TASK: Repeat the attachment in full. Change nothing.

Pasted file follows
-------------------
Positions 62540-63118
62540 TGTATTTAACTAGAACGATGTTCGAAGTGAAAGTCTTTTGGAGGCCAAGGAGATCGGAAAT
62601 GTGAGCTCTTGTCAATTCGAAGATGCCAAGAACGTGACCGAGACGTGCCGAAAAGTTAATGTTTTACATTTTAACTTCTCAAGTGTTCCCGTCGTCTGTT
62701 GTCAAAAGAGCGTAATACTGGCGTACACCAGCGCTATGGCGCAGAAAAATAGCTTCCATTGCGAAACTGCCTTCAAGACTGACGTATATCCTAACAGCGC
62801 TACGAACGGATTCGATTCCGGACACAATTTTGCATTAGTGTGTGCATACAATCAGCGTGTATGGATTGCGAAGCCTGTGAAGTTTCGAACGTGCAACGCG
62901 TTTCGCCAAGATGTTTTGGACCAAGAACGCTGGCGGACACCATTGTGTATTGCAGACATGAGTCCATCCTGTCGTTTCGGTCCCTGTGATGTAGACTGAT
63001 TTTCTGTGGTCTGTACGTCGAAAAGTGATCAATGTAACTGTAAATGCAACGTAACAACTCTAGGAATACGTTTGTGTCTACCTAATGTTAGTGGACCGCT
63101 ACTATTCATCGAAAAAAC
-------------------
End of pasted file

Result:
Positions 62540-63118
62540 TGTATTTAACTAGAACGATGTTCGAAGTGAAAGTCTTTTGGAGGCCAAGGAGATCGGAAAT
62601 GTGAGCTCTTGTCAATTCGAAGATGCCAAGAACGTGACCGAGACGTGCCGAAAAGTTAATGTTTTACATTTTAACTTCTCAAGTGTTCCCGTCGTCTGTT
62701 GTCAAAAGAGCGTAATACTGGCGTACACCAGCGCTATGGCGCAGAAAAATAGCTTCCATTGCGAAACTGCCTTCAAGACTGACGTATATCCTAACAGCGC
62801 TACGAACGGATTCGATTCCGGACACAATTTTGCATTAGTGTGTGCATACAATCAGCGTGTATGGATTGCGAAGCCTGTGAAGTTTCGAACGTGCAACGCG
62901 TTTCGCCAAGATGTTTTGGACCAAGAACGCTGGCGGACACCATTGTGTATTGCAGACATGAGTCCATCCTGTCGTTTCGGTCCCTGTGATGTAGACTGAT
63001 TTTCTGTGGTCTGTACGTCGAAAAGTGATCAATGTAACTGTAAATGCAACGTAACAACTCTAGGAATACGTTTGTGTCTACCTAATGTTAGTGGACCGCT
63101 ACTATTCATCGAAAAAAC